Last summer the sky fell in. I was the perfect embodiment of Chicken Little and the proverbial acorn that hit my head was so hard that I was convinced of it. Panic ensued and fear ruled. I did a lot of praying and running. There were no Henny Pennys or Turkey Lurkeys around, though, to run with me. I guess I wasn't as good at telling my stories as was Chicken Little. Besides, I hate doing embarrassing things like tell someone or get help or cry in public. So I did most of my Little Chicken-ing in private, at home, with my poor family who had to hold my hand and hand me clenexes.
Everyone told me that I was wrong about the sky falling in and that it wasn't real after all. In the end I had to walk with the brazen sky overhead and resist the urge to run. I could make myself not panic because underneath my wreckage the fundamental truths that I had been taught to trust, held. So I chose to believe what I knew to be true in my head, though my heart screamed, "Run, run run!" I suppose that was faith. Chicken heart-ed faith. But, the mountain did move over, eventually.
Afterward, there were actually a few acorns rolling around on the ground that had fallen and I was able to point them out as the pieces of sky that had bothered me. That comforted me in some ways because even though I had overrated the situations and some of it wasn't real, still, the acorns were there and they had fallen so I wasn't exactly shooting blanks, as they say.
I learned a few things through this experience of hyperthyroidism. I learned that illness can provide a bad case of me-ism. And me-ism ramps up the issues of illness on a scale of one to ten from a do-able four to a panicky nine. And that is not necessary. If I had actually gone into a thyroid storm and died, I would have simply gone to be with Jesus. So what's so bad? That kind of reasoning kept me at a more responsible four until the professionals could help me with a practical solution like radioactive iodine.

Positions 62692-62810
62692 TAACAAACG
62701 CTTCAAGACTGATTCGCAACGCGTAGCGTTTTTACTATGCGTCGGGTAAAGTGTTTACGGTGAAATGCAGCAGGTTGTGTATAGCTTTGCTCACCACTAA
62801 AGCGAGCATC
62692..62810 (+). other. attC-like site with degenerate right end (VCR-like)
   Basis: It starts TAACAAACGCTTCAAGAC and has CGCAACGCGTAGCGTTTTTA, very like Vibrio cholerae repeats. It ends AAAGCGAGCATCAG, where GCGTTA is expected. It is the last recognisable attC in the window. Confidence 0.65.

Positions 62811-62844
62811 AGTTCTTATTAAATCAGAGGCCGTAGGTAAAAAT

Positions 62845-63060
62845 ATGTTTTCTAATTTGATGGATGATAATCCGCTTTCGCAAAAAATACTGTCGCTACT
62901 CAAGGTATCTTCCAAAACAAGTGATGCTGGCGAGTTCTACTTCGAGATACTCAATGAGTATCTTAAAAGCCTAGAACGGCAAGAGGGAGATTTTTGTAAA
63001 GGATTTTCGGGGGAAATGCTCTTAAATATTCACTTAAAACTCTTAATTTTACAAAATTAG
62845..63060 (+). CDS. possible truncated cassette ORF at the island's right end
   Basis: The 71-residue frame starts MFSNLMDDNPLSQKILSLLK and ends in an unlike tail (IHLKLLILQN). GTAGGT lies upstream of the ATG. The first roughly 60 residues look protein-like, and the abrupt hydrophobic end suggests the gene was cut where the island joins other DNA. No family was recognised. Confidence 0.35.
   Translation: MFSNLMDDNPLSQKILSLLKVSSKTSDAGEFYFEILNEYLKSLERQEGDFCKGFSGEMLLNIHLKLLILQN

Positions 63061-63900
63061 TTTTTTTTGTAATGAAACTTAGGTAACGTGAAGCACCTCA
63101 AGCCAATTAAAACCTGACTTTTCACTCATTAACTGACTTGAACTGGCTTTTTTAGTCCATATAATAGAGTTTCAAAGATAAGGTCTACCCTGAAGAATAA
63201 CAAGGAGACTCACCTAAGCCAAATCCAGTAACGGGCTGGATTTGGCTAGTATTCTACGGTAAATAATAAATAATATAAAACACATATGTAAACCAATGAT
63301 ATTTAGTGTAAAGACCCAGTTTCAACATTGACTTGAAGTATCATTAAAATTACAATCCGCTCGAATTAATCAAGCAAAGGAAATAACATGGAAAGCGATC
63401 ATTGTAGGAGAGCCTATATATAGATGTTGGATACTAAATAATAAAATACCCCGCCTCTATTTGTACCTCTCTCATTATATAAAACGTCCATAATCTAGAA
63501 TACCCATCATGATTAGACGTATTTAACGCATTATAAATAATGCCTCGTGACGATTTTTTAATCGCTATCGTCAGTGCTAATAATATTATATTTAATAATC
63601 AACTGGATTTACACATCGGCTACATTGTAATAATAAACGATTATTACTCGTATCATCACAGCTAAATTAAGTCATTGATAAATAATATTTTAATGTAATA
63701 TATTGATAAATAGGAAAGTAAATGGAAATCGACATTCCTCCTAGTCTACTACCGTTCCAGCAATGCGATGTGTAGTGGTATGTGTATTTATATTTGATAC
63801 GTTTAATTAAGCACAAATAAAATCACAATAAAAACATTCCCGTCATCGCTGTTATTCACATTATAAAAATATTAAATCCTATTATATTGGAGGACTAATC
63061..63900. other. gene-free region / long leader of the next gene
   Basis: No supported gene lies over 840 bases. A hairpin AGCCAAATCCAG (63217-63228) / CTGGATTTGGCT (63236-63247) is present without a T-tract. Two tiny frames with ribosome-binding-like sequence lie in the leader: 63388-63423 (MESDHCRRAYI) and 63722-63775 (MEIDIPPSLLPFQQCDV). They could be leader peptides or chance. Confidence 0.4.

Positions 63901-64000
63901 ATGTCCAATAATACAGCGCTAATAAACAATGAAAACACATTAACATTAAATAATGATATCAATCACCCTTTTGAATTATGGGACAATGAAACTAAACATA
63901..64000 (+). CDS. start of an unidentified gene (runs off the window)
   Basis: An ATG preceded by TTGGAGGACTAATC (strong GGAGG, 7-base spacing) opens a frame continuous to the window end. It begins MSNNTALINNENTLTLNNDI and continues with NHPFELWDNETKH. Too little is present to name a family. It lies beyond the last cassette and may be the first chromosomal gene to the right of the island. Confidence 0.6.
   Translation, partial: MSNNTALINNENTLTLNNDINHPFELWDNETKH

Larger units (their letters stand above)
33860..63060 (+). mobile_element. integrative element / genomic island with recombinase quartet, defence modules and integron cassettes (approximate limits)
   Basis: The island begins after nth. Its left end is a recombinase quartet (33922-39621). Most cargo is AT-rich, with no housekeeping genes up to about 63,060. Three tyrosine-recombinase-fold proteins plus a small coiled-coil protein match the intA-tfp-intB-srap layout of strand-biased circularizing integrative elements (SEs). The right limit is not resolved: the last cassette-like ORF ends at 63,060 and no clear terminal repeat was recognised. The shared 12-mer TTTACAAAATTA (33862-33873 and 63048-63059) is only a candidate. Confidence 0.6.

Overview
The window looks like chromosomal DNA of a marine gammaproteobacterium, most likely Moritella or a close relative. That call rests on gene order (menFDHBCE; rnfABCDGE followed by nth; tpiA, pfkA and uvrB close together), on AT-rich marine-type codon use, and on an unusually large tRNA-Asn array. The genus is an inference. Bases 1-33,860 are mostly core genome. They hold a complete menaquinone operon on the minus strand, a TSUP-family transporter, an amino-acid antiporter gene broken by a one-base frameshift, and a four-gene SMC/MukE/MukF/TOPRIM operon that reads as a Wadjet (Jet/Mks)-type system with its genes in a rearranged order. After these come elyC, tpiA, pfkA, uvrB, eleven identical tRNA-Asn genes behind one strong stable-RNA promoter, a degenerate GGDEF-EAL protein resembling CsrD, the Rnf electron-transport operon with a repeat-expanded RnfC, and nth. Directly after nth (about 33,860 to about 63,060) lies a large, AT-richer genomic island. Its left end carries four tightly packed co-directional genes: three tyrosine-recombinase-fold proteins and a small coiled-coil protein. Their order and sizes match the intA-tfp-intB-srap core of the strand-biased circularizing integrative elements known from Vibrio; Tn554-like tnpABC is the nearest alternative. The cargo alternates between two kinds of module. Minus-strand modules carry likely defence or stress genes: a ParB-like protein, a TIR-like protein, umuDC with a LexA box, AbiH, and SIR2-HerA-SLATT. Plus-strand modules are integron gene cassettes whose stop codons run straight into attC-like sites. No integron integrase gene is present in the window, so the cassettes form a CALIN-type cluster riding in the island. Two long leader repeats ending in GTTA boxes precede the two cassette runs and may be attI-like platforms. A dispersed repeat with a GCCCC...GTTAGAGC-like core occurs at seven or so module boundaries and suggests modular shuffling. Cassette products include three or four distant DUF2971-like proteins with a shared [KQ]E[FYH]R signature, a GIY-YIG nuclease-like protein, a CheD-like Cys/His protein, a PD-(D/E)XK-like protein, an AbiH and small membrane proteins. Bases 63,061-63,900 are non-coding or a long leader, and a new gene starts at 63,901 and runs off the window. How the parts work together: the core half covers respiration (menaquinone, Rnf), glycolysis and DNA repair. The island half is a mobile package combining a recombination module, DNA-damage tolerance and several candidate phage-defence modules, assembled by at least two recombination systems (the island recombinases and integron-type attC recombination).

I also learned that everyone else has a piece of the sky on his head, as well. Some folks carry it around "patiently" waiting for a hero party about it. I did some of that, I think. Most sane people roll up their sleeves and tackle life's journey using the cross to build bridges and crucify self and smile. I like to think I'm learning to that better.
And I also learned that what is scary to me, is scary to me. I can discipline myself to resist running but it is still scary and I have to do what it takes to overcome. Having others tell me it wasn't scary was not helpful. So now I know that what is scary to you, is scary! for real! to you! And I must learn to help scared people in kind and comforting ways until they've passed through that part of the trail. I don't have to establish the fear, but mocking it isn't helpful. Comfort and empathy is much more productive. I think I might know more about holding hands and handing clenexes than I did before.
Now I pray that I can be alert and comforting to the other Chicken Littles I meet. It's scary how many we miss when we get to feeling too cocky locky about life.